Newspaper execs have spent many sleepless nights and confused days trying to nip and tuck traditional newspaper journalism into a shape that fits the Internet. The tendency is to go for shorter, snappier, less wordy, more graphic-y, bullet-points-will-do front pages that entice grazers and excite the ADHD mind.
They may be on to something. A new study by Web researcher Jakob Nielson reinforces the idea that Internet users, on the whole, don't go online to read. Not in the traditional sense, anyway:
In the eye-tracking test, only one in six subjects read Web pages linearly, sentence by sentence. The rest jumped around chasing keywords, bullet points, visuals, and color and typeface variations. In another experiment on how people read e-newsletters, informational e-mail messages, and news feeds, Nielsen exclaimed, "'Reading' is not even the right word." The subjects usually read only the first two words in headlines, and they ignored the introductory sections. They wanted the "nut" and nothing else.This has given rise to what I refer to as distraction journalism, which is designed to provide the click-through reader with bite-size packets of information, with a blog or sports score on the side.
While newspaper publishers seem to be increasingly cognizant of the way people "read" the Internet, and design their Web sites accordingly*, they should be just as cognizant of the downside of our online habits:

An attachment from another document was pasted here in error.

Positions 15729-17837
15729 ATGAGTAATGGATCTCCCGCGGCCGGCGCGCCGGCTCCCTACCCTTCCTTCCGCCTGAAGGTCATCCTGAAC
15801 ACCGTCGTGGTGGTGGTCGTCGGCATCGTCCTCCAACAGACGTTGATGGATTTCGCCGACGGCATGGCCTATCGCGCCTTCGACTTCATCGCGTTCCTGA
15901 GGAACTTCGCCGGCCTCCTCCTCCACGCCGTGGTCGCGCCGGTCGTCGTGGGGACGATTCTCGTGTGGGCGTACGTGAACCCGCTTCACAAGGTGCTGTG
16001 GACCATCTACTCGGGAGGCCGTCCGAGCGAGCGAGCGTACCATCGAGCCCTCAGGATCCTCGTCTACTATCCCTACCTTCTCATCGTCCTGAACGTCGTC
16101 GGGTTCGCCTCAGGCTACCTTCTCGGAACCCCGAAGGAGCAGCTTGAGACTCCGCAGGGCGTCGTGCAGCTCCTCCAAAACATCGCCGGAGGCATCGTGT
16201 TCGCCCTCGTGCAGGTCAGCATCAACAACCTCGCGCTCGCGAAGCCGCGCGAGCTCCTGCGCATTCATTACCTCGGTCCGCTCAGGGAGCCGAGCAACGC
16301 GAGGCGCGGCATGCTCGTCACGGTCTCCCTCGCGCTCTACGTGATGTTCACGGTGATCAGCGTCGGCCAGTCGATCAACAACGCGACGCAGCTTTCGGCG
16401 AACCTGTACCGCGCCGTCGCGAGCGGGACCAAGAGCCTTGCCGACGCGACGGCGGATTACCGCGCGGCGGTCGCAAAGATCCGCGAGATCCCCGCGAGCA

Ever since the Telecommunications Act of 1996, money has poured into public-school classrooms. At the same time, colleges have raced to out-technologize one another. But while enthusiasm swells, e-bills are passed, smart classrooms multiply, and students cheer — the results keep coming back negative. When the Texas Education Agency evaluated its Technology Immersion Pilot, a $14-million program to install wireless tools in middle schools, the conclusion was unequivocal: "There were no statistically significant effects of immersion in the first year on either reading or mathematics achievement."If the primary mission of news organizations is to inform readers through well-reported and accurate stories, then we have to face the fact that Web-only publications cannot fulfill this role. At least, not unless we actively participate in shaping the way we use the Web (teaching kids to read on the Internet, making them use it to do more in-depth research, creating software to facilitate a more traditional literacy, etc.), rather than passively accepting it's design as inevitable.
To that end, journalism schools should stop trying to convince students to hop on board with the newest gimmick and instead lobby to make the Internet a place where good reporting can thrive.
*In this online environment, one would think small and medium-size papers would invest in smart copy editors who can quickly digest news stories and produce informative, accurate and interesting headlines and summaries for the Web page. In my own experience, and from what I see on many sites, this ain't happening.